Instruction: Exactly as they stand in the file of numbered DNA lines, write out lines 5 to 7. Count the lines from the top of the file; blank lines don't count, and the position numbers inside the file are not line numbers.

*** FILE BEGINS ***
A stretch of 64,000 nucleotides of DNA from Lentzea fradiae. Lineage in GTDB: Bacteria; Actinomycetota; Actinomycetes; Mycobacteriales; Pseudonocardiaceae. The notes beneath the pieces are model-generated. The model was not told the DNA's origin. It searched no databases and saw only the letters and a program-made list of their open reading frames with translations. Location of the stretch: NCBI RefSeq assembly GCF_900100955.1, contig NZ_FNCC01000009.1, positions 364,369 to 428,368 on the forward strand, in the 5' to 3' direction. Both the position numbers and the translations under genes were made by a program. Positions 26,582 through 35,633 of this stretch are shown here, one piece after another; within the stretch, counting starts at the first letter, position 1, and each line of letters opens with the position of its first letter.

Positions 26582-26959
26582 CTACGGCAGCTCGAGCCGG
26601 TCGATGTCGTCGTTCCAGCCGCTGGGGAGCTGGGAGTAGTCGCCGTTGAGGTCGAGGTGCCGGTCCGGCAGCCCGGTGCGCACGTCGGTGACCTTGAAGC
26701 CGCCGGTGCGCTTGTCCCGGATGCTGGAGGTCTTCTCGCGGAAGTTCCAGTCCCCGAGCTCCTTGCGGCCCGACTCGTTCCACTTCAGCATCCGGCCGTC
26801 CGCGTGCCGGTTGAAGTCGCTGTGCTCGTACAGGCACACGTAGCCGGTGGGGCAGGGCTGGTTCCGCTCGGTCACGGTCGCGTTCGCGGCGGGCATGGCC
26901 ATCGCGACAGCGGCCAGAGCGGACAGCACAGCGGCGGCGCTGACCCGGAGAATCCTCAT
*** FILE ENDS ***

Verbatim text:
26701 CGCCGGTGCGCTTGTCCCGGATGCTGGAGGTCTTCTCGCGGAAGTTCCAGTCCCCGAGCTCCTTGCGGCCCGACTCGTTCCACTTCAGCATCCGGCCGTC
26801 CGCGTGCCGGTTGAAGTCGCTGTGCTCGTACAGGCACACGTAGCCGGTGGGGCAGGGCTGGTTCCGCTCGGTCACGGTCGCGTTCGCGGCGGGCATGGCC
26901 ATCGCGACAGCGGCCAGAGCGGACAGCACAGCGGCGGCGCTGACCCGGAGAATCCTCAT